The social recluse

I just spent three hours thinking. Just thinking. Not meditating. Not writing. I’ve been asking myself questions that I have heard today.

Questions to which I knew the answers, but for some reason, I couldn’t say them because they had disappeared. If this reflects my uncertainty, then I’m quite ashamed of myself.

One should never be understood completely, John Lydon wrote in his autobiography. It’s the “kiss of death” and the ultimate “full stop.” It looks like I have to invite myself for a coffee and get to know myself better before anyone else. But then again, who will ever really know you anyway?

Whenever you ask writers about vulnerability, they’d like to say that they have nothing to hide.

I have to start drawing maps for myself, even though I’ve never been the best at reading maps, let alone my own handwriting.

I read an interview with Jack Nicholson, who, apparently, used to be the womaniser in Hollywood. Yet they call him a “sociable loner,” which I find amusing, as I’ve been called a “social recluse” before. Oxymoron is fun, so is the Wilde-ean paradox. This is where uniqueness dwells. I think Jack is someone who knows that socialising is crucial, although he couldn’t give a shit. How do you think I’ve been feeling?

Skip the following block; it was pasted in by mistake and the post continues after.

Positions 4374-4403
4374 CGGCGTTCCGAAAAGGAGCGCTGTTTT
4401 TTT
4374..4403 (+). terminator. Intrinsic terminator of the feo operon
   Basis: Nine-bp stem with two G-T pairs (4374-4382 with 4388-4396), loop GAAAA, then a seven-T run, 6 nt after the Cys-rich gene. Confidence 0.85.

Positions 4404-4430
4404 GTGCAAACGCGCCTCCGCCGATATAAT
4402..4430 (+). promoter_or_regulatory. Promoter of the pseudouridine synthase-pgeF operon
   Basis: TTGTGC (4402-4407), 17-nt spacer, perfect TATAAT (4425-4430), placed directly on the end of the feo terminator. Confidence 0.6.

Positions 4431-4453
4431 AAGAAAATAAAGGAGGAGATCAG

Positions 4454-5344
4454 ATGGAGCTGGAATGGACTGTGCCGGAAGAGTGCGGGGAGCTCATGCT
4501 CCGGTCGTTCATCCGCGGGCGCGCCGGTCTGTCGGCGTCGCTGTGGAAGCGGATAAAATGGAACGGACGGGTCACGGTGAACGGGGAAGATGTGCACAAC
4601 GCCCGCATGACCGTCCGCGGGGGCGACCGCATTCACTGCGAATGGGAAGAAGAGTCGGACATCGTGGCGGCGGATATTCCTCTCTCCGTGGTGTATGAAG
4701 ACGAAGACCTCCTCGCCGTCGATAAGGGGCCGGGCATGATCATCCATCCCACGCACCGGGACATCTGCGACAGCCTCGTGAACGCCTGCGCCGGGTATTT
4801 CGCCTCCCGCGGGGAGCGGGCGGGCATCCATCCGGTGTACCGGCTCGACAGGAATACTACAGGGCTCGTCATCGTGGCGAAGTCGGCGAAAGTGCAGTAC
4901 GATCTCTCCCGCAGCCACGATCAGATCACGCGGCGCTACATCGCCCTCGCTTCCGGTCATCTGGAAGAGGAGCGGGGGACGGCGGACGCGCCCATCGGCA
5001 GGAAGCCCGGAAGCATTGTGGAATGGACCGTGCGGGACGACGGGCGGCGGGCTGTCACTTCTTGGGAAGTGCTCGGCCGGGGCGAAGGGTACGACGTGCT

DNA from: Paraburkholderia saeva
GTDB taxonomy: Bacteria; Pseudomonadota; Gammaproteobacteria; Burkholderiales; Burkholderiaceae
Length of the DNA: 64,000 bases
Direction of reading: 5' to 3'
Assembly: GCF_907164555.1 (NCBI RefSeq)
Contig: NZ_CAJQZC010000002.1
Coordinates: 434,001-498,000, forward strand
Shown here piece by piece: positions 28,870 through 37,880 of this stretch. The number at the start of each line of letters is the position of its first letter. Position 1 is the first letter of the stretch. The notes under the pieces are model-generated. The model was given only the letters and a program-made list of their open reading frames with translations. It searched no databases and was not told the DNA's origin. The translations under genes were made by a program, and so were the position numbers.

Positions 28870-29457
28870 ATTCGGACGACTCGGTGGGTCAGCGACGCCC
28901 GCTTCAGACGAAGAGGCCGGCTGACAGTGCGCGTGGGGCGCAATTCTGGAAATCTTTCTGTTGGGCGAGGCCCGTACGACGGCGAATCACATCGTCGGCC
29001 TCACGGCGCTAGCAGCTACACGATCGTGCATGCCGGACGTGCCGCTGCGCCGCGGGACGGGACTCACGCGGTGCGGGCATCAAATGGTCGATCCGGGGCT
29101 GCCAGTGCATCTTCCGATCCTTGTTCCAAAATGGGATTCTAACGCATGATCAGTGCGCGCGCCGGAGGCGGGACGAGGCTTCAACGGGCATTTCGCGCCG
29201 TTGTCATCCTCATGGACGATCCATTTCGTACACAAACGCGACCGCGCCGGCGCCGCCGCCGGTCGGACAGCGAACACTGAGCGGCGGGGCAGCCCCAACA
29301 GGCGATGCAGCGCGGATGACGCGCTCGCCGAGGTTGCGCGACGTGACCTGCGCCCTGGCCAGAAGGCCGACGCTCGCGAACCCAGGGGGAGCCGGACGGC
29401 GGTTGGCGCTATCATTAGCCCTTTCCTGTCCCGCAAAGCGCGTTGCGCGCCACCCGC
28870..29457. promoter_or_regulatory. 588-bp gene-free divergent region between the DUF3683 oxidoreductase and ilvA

I’ve been listening to Somewhat Damaged repeatedly and realised that the title isn’t about my “a-e,” but about me – every single word and its hidden meaning. The song draws a parallel line to the story.

It feels like a never-ending journey, but I prefer it this way.

Too much unfinished business is haunting me in my dreams. It may take my whole life to complete because I’m slow at dealing with things, although I’ve always had a compulsion for finishing things as soon as possible so that I can move on to the next project.

In the end, you are what you never thought you were.

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